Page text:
The silence of memories and the emotions it invokes are often inextricably tied to our current state of mind, but when silence itself becomes memory, then the stillness in invokes becomes integral to how we define our existence
A structure in grassy meadows of Huntly, Scotland.
One of the strangest sensations I had as a young adult of 20 years was when I taught in two different remote schools, Rishi Valley School in Andhra Pradesh and the SECMOL School in Ladakh. Both were located far from any urban settlement in the middle of nowhere and after living in Delhi for three years then, it was strange getting used to the silences, punctuated only by the whistling wind. Silence seemed to separate even the stars at night, with constellations that were strung together as fairy lights. Often people confuse silence for emptiness. But silence, womblike, holds a universe within it.
Stillness to me is a manifestation of silence. Anyone who experiences the meditative nature of a Japanese Garden knows this. Sitting in Kenroken Garden in Kanazawa by the the famed teahouse, I immediately understood what silence meant in Japanese culture. It was a spiritual meditative silence manifesting itself in a raked sand garden that encircled a boulder, the boulder that witnessed millions of years and sits there stoically, the water body that occasionally ripples and then becomes a mirror to the blue sky and tufts of vegetation. It was the same stillness that I witnessed with the little structure I saw in the Scottish town of Huntly. Sitting quietly there, on tufts of grass, set against a blue sky, unchanging.
I remember seeing the work of the incredible South African animator and humanist, William Kentridge in Tokyo. Even after years, I remember the exhibition vividly. There was a section in the exhibition, a gallery, as dark as dark can be. With large helicopter headphones, I could hear as little as I could see. Slowly my eyes adjusted and I realised that all the four walls of the gallery had films projected onto it and that there were a few hundred people captivated, taking in the imagery as they listened to the audio, quiet. If you took the headphones off, you saw the animated pastel drawings, figures in pain, in complete silence, the silence as arresting as the sound. I want you to imagine this in your mind’s eye, as cities seem from the sky.
Rustling leaves and trees.
For someone who has a cluttered mind, a cluttered life and everything is one big jumbled existence, the beauty of silence or stillness is not missed on me. I think when you don’t have something you appreciate it more – enviably, longingly and dearly.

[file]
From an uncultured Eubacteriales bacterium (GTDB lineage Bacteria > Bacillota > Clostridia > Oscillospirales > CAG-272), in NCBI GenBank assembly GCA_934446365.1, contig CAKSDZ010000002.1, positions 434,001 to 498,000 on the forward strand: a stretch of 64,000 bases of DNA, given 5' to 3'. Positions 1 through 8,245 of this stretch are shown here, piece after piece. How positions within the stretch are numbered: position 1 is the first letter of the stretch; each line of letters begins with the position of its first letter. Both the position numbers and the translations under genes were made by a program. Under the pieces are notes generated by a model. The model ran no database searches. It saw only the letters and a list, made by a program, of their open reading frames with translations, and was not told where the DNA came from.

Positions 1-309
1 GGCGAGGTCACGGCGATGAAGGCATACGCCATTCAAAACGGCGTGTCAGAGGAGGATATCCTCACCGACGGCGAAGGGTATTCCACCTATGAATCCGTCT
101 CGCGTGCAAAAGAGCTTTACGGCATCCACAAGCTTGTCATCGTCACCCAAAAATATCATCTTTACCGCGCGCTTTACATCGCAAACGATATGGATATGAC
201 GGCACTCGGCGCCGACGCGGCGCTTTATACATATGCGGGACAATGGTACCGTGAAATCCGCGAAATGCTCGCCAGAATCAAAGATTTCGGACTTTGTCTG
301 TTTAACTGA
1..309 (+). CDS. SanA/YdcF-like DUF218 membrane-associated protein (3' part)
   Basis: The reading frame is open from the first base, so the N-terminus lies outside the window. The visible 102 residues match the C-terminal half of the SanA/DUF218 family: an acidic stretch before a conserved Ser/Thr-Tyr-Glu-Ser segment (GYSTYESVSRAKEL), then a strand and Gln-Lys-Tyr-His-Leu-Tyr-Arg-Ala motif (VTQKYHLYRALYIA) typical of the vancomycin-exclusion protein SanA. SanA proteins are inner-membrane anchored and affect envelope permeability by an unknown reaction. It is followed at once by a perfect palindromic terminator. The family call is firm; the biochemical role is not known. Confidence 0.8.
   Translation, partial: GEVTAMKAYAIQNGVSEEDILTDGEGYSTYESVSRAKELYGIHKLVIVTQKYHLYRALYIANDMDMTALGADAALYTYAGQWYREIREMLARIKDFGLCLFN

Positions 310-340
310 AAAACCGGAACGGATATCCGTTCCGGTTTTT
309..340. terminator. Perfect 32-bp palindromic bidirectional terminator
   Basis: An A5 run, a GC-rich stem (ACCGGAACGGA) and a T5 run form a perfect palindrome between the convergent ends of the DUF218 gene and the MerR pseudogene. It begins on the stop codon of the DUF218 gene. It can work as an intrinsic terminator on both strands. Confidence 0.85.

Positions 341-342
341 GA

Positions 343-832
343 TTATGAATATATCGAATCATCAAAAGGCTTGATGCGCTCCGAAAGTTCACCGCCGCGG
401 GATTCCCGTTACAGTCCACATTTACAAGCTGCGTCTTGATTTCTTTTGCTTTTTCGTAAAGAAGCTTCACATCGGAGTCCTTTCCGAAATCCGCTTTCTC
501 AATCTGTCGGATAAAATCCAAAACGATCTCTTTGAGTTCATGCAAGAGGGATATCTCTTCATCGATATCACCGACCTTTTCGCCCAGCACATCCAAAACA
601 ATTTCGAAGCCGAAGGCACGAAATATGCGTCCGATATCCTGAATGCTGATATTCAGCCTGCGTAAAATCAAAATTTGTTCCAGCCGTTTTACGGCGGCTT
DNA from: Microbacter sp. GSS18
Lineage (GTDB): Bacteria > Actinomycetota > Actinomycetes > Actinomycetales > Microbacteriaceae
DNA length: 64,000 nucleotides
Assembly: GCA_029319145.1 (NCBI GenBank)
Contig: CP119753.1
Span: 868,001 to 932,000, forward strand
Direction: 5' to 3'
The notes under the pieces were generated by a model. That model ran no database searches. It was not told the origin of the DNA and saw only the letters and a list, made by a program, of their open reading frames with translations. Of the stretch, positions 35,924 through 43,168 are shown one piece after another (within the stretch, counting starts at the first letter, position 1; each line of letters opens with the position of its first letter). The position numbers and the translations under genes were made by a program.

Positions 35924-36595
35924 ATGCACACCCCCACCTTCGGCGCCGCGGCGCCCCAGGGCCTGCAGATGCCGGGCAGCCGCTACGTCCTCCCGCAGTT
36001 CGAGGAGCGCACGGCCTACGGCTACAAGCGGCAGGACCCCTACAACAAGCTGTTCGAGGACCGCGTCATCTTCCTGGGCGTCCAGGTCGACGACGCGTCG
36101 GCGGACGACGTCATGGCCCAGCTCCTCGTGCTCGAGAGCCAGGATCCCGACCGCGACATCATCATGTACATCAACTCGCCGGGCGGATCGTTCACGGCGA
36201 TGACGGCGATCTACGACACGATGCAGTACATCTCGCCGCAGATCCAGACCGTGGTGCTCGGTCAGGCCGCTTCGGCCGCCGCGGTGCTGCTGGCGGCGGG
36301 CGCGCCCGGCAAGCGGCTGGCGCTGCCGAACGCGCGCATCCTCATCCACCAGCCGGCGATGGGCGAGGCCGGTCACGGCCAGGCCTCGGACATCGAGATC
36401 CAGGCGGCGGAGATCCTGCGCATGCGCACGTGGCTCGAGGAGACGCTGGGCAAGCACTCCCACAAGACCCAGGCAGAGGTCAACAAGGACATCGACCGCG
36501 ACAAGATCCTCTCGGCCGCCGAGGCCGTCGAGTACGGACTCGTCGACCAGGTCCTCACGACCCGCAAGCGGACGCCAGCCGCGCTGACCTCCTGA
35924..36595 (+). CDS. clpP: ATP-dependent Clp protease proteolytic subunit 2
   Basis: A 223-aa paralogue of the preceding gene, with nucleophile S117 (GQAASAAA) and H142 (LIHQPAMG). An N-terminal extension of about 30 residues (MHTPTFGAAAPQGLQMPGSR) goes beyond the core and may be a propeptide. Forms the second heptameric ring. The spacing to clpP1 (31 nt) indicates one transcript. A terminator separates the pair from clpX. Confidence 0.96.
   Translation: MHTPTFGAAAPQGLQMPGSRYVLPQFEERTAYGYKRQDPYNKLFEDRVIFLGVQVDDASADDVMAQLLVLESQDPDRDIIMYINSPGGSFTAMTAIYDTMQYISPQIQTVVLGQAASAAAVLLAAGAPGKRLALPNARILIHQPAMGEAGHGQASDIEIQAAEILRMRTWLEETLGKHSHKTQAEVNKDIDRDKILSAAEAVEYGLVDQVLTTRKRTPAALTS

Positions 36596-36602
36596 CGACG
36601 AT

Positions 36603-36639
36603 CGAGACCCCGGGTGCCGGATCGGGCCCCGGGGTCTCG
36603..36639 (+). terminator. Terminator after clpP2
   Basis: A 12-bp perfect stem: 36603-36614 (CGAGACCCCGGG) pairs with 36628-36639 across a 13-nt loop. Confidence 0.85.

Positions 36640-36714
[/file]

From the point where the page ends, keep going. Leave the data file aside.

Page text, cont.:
It’s the same silence that I find in the fantastic light installations of James Turrel. On the little Japanese island of Naoshima, in an unusually traditional looking Japanese building by Tadao Aando, I encountered my first Turrell installation. I remember climbing up a long flight of stairs towards a plane of hypnotic coloured light. One couldn’t tell if it emanated from a plane, a three-dimensional volume or from a distant source of light. And as soon as this trite desire of wanting to deconstruct the installation went away, the silence and this transfixing light consumed me and all the visitors there. Together, we all sat there for almost an hour, just looking into the light, as if we had emerged from a dark tunnel after years and saw the warm glow of the sun for the first time. I have no pictures to record this. We are in this age of incessant need to photograph, take selfies and post the tritest to and fro on social media many times a day, so with increasing disdain I run away from this. How do you document when something truly touches you? Sheer joy, extreme sadness, boundless love, priceless emotions, experiences I think I don’t deserve to have but feel blessed that I do?
The movement of flowers and bees arrested in a marble frieze in Amer fort, Jaipur.
In the same vein, how do you share the joy of music? There are those fleeting moments of utter bliss. Be it at my first concert of Kumar Gandharva in Delhi or at the BBC Proms at the Royal Albert Hall in London. The pin-drop silence just before the concert begins, the suspense and the excitement of the music and the end of the wait to hear the maestro, the silence before that, how do you explain it to someone? While the experience of the concert can be photographed, the music cannot.
My first experience of listening to Kumarji was incredible. Having grown up in Andhra Pradesh, I had limited exposure to Hindustani classical music. I accompanied my father to a concert to an unspectacular Delhi auditorium, and a simple diminutive man on a drab stage entered. The shuffling and talking died down and there was complete silence as he sat down. It was mercifully before the advent of mobile phones and incredible insensitivity that afflicts us now. And then he sang. A voice I can’t describe, and I, all of 16, fell in love with Kabir and how Kumarji rendered his verses. I remember I closed my eyes, imitating many other elder people I saw around me, and in the darkness I heard only his voice, pure and clean, and I realised what music in its purest form can do. I remember this and though I only heard him once again live in concert, I remember what the silence before Kumarji sang meant for me. The silence, a harbinger of unbridled joy.
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